I’ve started a project that I am calling Pitchfork. When I complete a project myself, I will be posting code, tutorials, and an iOS control interface in the Pitchfork app. I submitted the app for review yesterday, so it should be available in a week or so. In the meantime, here is a demo video. Each panel is actively controlling or reading data from Electric Imps at my house, so the demo is of live completed projects.
GitHub code: https://github.com/joel-wehr
@jwehr wow looking forward to this
By the way what did you use to record app?
Could use this for my web app tutorials
Looks pretty sweet is it all in json?
@controlCloud I did a quick search this morning and found this: http://www.abdus.me/ios-programming-tips/record-video-from-ios-simulator/
Unfortunately, I don’t think it is going to be any good to anyone that doesn’t want to record directly from the iOS simulator. However, I haven’t actually looked to see if it has any other features besides what I used.
@howardnl Yep. I wish handling JSON in Objective-C was as easy as it is in Squirrel. I’ve got the example code up on my GitHub page: https://github.com/joel-wehr
Do I interpret correctly that the pop-up in Control Panel following each action is actually the status of the controlled device (so two-way traffic to and from the controlled device)?
That is correct. Also, if you use the Security System panel and code it similarly to my example, it will actually “set” or synchronize the controls on the app, with the settings of the device anytime the panel comes into view. That way you can have the app running on different phones and everyone is synched with the system.
My garage door system uses two sensors so that it knows if the door is fully closed, fully opened or in between. The device waits until it gets a callback from the imp before responding with the new door status. Gotta love the e.imp.
Will you be sharing the code iOS code for this two-way traffic, would make my weekend!
Yep, I’ll get the iOS code up. However, I’m not putting it out there as an example of good iOS code, in fact I’m still very frustrated with trying to understand how to handle JSON in an HTTP response. I figured out one way to make it work, and that is how I handle it in each view controller. I’ve read lots of posts on Stack Overflow and tutorials on Ray Wenderlichs page, but some things aren’t clicking. But, I did get one method to work, so thats it for now.
Also, thanks to input from @beardedinventor, I added API Key support, which is totally necessary for devices that need to be secure.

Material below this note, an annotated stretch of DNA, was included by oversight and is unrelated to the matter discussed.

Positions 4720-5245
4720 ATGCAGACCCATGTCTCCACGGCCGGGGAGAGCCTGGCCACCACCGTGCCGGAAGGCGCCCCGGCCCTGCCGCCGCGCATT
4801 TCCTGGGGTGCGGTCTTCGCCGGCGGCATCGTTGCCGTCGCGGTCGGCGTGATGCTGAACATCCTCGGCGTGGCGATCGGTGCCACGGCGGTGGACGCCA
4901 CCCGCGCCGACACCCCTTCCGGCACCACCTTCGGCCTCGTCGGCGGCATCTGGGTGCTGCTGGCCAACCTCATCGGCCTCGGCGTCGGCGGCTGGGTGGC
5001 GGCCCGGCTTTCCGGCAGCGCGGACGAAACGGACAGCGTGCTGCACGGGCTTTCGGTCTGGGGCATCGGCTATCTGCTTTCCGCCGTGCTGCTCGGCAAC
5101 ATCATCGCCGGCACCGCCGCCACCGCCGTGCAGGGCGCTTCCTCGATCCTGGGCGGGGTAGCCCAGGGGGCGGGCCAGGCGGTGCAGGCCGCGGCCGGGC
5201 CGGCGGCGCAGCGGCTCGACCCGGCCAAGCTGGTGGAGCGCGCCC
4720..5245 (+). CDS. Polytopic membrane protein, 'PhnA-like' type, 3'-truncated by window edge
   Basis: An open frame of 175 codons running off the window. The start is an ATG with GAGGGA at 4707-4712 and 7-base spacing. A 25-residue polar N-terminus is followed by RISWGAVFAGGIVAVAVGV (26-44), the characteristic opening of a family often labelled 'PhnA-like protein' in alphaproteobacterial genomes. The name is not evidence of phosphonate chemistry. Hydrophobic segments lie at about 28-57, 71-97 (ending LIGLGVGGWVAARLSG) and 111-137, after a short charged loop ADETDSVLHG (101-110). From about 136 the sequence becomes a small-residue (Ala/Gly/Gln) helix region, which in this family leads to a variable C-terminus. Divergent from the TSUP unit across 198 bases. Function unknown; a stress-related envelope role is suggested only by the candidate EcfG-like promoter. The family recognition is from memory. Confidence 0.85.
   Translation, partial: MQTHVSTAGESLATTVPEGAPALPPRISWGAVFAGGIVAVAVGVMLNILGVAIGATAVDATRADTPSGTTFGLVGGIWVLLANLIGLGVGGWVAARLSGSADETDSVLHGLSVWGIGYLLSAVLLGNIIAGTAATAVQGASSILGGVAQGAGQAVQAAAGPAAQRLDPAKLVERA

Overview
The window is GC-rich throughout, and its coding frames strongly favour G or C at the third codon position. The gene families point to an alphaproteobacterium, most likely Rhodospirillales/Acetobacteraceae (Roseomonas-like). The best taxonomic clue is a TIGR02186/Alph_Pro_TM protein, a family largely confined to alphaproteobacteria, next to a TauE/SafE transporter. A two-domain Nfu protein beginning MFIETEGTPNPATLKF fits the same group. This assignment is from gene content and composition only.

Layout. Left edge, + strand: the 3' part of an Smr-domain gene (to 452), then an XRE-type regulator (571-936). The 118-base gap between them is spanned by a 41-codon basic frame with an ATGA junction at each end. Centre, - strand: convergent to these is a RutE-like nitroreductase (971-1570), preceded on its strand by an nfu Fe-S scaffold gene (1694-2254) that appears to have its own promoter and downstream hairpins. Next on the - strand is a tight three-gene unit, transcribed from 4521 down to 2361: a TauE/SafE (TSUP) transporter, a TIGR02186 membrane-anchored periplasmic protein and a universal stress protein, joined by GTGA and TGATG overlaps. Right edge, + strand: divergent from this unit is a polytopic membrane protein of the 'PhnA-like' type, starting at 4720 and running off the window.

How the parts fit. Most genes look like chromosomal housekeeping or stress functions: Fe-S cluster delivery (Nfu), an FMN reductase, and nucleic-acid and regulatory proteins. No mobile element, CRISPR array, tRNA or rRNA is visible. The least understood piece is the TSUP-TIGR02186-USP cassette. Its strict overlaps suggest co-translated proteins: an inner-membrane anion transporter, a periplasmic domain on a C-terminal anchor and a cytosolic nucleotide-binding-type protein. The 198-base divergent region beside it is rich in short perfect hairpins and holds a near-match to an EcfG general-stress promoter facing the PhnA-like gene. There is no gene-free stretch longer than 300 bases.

@jwehr don’t worry about wether it is “good” iOS code. An example for the path from controlled device back to iOS is something I have been looking for quite some time now. Really looking forward to starting with it…
There is a great library called AFNetworking that is included in the app. I am not using it, but the Xively library does. It makes working with NSURLConnection easier, but I am still doing things the old fashion way until I understand it better. I believe that I have all of the standard methods for dealing with NSURLConnection in the app. Getting the response is pretty straightforward, but I got hung up for a while trying to determine how to get the jSON moved around correctly in arrays and dictionaries. After that it is just a matter of pulling out the values for keys you are interested in and working with them. I am probably making it harder in my brain than it actually is. Let me know if you see anything that could be done more elegantly. As soon as I make sure the code is ready for a public repository, I’ll commit it.
@moose For some reason, I’m having trouble pushing a local repo properly, so in the meantime, here is a zip files of the code.
This is going to keep me busy this Sunday, will keep you posted.
Pitchfork is now available on the App Store. Thanks in advance to everyone who supports the project.
I have learned a lot from the Pitchfork iOS code, thanks for that!
Unfortunately can’t find Pitchfork in the AppStore (same as with IoTBuddy :"> ).
Once I have located it I will submit a review =D>
Found it, bought it (don’t need it of course but really appreciate you helping me out)!!
Hope more people buy it, it’s nicely set up.
Thanks Moose, I really appreciate the support! If anyone else is looking, if you search for “Pitchfork” in the app store, its likely to be the 3rd app in the results for whatever reason.
@sbright33 Developing iOS apps requires enrolling into the Apple Developer program - cost $99,-/year. I therefor have no problem at all supporting an iOS developer who has spent time and money(!) on making an app this way.
So: Bougth it? Yes I did!! Cost? Very low priced!!